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Re: higher loads or better details.

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> My boss, just brought up an interesting idea,
> Here in Hawaii, we have just been exposed to the 1997 UBC.  We noticed that
> the Base shear has increased by about 30 percent for the 1997 codes.
> My boss mentions that it is not the load that will make the building stand up,
> you can increase the load as much as you want but if you do not detail it
> correctly, larger load is no good.
> Making sure that your load flows through your connection correctly is very
> important, I think a lot of people getting out of school lacks that
> experience.  Included with the Steel, Concrete, and Timber design, there
> should be a special class called connections.
> I just recently graduated and I think it was sad that we only spent about a
> week in connections.
> Professional Engineer's opinions welcome.
> Marlou B. Rodriguez
> Robert Englekirk Inc.
> Honolulu, Hi

I agree with your boss 100% especially when the structure is so
irregular that the computed lateral loads are highly uncertain. Seismic
detailing can increase ductility, doesn't add cost that much, doesn't
take too much not-so-well-renumerated-and-appreciated structural
engineering time and its results are probably more guaranteed than the
calculations of lateral distribution of loads.

If you compare the Rw factor for RC frame structures with shear walls,
it dropped from 8 in the UBC 91 to 5.5 in the UBC 97, a 45% increase in
base shear load ! This illustrates how much uncertainties there still
are in computing the lateral loads.

Last week I was inspecting a construction site (a 4 story Villa) down
here in Lebanon, middle east, and the site engineer started criticizing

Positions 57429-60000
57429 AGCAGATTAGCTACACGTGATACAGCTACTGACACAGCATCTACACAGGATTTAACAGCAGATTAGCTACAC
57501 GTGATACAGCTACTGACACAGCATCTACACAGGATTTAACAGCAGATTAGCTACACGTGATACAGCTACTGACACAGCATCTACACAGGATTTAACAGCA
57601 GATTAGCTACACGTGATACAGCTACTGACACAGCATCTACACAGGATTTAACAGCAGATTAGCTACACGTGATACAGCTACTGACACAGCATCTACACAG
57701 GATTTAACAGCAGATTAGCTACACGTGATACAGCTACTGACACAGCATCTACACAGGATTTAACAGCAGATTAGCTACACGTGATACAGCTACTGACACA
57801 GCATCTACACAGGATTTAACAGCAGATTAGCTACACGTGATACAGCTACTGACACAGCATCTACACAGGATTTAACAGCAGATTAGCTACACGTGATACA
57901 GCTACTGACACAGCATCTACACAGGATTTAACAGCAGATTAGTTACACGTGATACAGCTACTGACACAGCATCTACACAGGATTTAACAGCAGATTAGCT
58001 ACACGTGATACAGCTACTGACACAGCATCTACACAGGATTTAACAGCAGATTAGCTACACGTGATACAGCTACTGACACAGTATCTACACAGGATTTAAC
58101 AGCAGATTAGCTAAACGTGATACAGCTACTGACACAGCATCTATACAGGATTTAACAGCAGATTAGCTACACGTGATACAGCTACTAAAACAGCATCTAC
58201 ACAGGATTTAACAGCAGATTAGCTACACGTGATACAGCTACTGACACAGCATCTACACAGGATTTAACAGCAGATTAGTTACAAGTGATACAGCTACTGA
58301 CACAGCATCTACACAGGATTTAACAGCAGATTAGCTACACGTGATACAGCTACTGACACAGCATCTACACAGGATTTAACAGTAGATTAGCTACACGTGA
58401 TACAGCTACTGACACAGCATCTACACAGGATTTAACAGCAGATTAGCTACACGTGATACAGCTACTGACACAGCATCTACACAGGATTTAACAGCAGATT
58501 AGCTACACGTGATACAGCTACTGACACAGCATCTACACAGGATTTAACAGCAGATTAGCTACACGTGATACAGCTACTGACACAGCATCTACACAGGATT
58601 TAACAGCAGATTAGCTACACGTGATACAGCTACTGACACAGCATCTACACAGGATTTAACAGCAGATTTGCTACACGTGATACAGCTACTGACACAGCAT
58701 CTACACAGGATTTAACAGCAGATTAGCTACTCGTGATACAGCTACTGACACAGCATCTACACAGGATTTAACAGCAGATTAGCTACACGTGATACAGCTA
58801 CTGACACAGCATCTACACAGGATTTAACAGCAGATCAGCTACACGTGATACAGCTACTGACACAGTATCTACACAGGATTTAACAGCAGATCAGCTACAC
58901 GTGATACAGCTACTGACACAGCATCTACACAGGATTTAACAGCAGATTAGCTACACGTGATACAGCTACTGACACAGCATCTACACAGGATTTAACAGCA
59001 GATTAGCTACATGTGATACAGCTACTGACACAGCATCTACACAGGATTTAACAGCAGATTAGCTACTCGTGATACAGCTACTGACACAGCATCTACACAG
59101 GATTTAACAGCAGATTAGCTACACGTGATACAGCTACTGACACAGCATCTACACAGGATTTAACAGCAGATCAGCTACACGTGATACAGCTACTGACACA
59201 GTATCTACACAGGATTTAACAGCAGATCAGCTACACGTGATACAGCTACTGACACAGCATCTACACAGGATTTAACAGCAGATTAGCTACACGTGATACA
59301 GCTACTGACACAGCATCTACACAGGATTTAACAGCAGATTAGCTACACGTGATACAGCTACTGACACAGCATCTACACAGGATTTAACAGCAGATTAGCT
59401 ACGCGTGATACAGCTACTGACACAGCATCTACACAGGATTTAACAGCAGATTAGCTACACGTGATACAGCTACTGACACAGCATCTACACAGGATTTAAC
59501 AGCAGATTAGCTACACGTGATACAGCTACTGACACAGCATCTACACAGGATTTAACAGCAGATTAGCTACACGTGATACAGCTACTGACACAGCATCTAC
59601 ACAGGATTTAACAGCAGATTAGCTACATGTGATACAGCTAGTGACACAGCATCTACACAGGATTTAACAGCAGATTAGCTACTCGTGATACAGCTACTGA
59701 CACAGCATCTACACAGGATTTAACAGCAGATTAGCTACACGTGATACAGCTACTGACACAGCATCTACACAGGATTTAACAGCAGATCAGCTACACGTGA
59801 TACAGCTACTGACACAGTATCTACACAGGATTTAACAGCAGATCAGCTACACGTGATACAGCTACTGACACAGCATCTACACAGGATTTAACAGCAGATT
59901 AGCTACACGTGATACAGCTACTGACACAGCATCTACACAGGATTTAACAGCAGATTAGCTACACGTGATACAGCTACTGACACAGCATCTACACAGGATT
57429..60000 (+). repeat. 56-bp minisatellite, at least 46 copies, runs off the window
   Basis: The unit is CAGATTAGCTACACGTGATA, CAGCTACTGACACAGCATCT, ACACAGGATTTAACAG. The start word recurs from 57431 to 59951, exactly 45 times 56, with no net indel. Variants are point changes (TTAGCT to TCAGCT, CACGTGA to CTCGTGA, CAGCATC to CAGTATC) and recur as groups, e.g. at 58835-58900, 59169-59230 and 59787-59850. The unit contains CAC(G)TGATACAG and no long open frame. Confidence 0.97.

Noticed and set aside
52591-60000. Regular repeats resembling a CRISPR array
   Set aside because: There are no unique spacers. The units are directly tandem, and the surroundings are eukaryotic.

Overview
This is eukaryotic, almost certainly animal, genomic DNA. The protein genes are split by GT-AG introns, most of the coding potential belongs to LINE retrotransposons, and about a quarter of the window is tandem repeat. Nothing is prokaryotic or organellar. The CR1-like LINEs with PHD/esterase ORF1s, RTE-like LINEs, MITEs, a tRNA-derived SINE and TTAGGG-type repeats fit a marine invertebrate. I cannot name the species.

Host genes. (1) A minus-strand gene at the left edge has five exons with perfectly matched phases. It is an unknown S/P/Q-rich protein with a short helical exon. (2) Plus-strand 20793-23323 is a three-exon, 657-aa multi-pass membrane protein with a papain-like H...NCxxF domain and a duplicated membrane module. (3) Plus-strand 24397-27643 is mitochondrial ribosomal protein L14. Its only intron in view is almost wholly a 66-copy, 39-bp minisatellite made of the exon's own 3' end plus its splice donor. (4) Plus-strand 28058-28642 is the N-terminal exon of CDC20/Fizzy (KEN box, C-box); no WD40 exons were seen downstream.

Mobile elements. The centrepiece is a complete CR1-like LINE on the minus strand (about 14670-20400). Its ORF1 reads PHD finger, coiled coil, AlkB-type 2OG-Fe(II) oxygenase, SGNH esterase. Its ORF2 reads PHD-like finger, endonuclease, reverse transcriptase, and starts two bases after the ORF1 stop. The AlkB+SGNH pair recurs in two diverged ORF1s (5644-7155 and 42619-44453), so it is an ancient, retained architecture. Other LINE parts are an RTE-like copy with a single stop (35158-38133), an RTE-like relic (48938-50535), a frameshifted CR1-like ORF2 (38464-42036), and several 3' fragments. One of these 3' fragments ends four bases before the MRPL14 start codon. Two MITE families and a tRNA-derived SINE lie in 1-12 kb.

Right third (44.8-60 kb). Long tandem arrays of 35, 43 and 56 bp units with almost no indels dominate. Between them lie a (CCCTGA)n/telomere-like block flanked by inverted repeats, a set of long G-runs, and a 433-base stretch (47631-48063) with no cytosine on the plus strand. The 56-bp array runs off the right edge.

the high number of column stirrups and the 135° hook requirement. When I
told him that it was a good seismic detail, he asked me if I had
computed the exact lateral loads, and I said no because the structure is
so irregular that it will be very hard to accurately compute the lateral
loads ... 
So he told me that he had done a building which was "exactly" designed
for earthquakes and where the stirrups in the columns were much fewer
than in my design and did not have the 135° hook, and if I wanted to he
could give me the plans so I can "learn" how to do an "exact" design. I
tried to explain to him that there was no "exact" seismic design even in
the opinion of the very best such as Nigel Priestly and the likes, but
he kept on going until he reached a peak in ridicule when he told me,
and I swear I'm not making this up, that he had gone to a seminar on
seismic design where he understood that "the single most important
consideration is to have a low height to width ratio which determines
whether there will be resonnance or not. And in case there is no
resonnance, the building doesn't have to be designed for earthquakes."

After hearing this statement, many things ran through my mind such as
continue arguing with the guy and waste my time, jump off a cliff,
change to an interior decorator, re-evaluate all the time spent on
readings and teachings and seminars and internet discussions and dynamic
analysis attempts on STAAD, SAP, ROBOT...

I guess the moral of the story is that it's a strange world out there,
and structural engineering time and effort is most often unappreciated
even, most unfortunately, from peers.

Moni Serhal
MSCE UT Austin,
reporting from Lebanon.